Robinson Cano forgot to have fun at the Home Run Derby


Kansas City Royals All-Star Billy Butler was all smiles while Robinson Cano posted a goose egg in the Home Run Derby. (Jamie Squire/Getty Images)

Robinson Cano forgot.

Not that he made some “promise” to a city. Not how to hit home runs – though it might seem that way after last night. Not where he was – oh, Kansas City wouldn’t let him forget that. No, what Robinson Cano forgot was the whole point of the Home Run Derby.

Fun. That’s it. That’s all. That’s the whole point of the Home Run Derby. Fun to watch (I’m not actually saying it was fun to watch, but that it should be – maybe they should consider having kids call the derby … that could be fun), fun to participate in (just ask any one of those players last night), and fun to host. How many of those present at Kauffman Stadium last night were from Kansas City? How many do you think? I’m guessing a lot. And what do you want to see when you go to a Home Run Derby? Home runs? Of course. All by players from other teams? Um, no.

Cano could have picked Billy Butler. He could have. Some say he should have. I wonder how he didn’t. Because the point is not really which “team” wins the Home Run Derby. Seriously. You don’t think that’s the point, right? It’s an individual endeavor and everyone knows it. The whole “teams” thing is kind of ridiculous, actually. It’s a construct that doesn’t fit the event. Period. No one is going to remember that “Cano’s team” won the derby last night. No one. So the idea of Cano – or anyone, for that matter – hiding behind the “building a team” excuse to exclude a hometown player is … well … deserving of boos, in my opinion.

The national media seems to disagree, however, calling the boos “undignified” and “foolish” – some going so far as to “not call it classless, but …. ” Huh. I could say the same thing about Cano’s decision to leave out Billy Butler. Jon Morosi’s assertion that a stadium full of booing fans could influence a free agent’s decision to play for the Royals is absolutely correct – and completely wrong at the same time. He seems to think a stadium full of fans booing “the opposition” – which is what Cano became when he decided not to put a hometown player on his “team” – would send free agents packing, but I disagree. Who wouldn’t want to play for an organization with fans so incredibly supportive of their own players? Seriously. Did you see Butler laughing? Yeah, he loved it. Every single boo. Worry not, KC. The free agents were swayed – in a good way.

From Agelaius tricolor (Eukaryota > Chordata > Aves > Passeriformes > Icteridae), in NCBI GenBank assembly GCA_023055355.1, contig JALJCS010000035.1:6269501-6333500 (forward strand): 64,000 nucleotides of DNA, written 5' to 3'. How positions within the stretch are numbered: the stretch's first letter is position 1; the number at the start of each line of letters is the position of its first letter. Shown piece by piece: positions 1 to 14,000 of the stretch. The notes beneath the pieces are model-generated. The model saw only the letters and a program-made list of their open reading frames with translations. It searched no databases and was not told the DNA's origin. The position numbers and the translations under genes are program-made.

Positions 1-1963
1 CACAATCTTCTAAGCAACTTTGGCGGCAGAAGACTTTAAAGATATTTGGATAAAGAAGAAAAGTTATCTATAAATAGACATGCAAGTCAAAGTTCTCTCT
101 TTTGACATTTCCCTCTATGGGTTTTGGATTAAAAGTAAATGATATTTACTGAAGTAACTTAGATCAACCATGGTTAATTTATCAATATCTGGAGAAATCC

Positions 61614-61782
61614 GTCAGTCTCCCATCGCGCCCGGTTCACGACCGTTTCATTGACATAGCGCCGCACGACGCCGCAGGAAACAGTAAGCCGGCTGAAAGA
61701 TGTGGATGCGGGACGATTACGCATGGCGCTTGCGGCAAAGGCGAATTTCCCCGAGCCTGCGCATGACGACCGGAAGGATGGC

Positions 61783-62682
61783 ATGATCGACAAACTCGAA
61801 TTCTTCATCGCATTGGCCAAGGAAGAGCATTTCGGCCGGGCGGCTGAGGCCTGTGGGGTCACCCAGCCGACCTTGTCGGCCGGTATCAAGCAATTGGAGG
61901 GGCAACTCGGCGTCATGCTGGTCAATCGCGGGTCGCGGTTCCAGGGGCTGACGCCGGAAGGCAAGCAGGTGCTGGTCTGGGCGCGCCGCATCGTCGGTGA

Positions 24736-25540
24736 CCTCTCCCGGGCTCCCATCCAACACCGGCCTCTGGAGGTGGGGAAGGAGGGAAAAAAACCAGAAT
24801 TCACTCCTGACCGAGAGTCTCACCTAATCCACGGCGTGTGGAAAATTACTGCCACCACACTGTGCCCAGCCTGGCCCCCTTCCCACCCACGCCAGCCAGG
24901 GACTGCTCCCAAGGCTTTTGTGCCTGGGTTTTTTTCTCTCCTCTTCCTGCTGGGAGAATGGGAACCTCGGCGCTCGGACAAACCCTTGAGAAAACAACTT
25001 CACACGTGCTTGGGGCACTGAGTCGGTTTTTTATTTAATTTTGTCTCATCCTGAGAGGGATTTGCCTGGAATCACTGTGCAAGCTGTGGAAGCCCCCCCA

I don’t hate Cano – which is, I know, what you’re all going to say. I don’t. I love me some Prince Fielder, but I still sympathized with the booing Justin Upton fans in Arizona last year. They came out to watch some home runs – which is way more fun when it’s your guy hitting them. And I’m sure Prince sympathized with Cano this year. But I like to think if Fielder had it all to do over again, he might make a different choice. (Especially when you consider the fact that his “team” lost last year – remember? No? Huh.)

The collective and synchronized booing last night was actually somewhat entertaining. Aside from Fielder winning, it was my favorite part of the show. And the crowd certainly seemed to enjoy it, though I’m sure they’d say it was no substitute for watching Billy Butler hit a few out.

Most importantly, they seemed to have fun. Which is the whole point of the Home Run Derby, isn’t it.

And judging by the number of home runs Robinson Cano hit last night, that’s something he’s going to need to remember.

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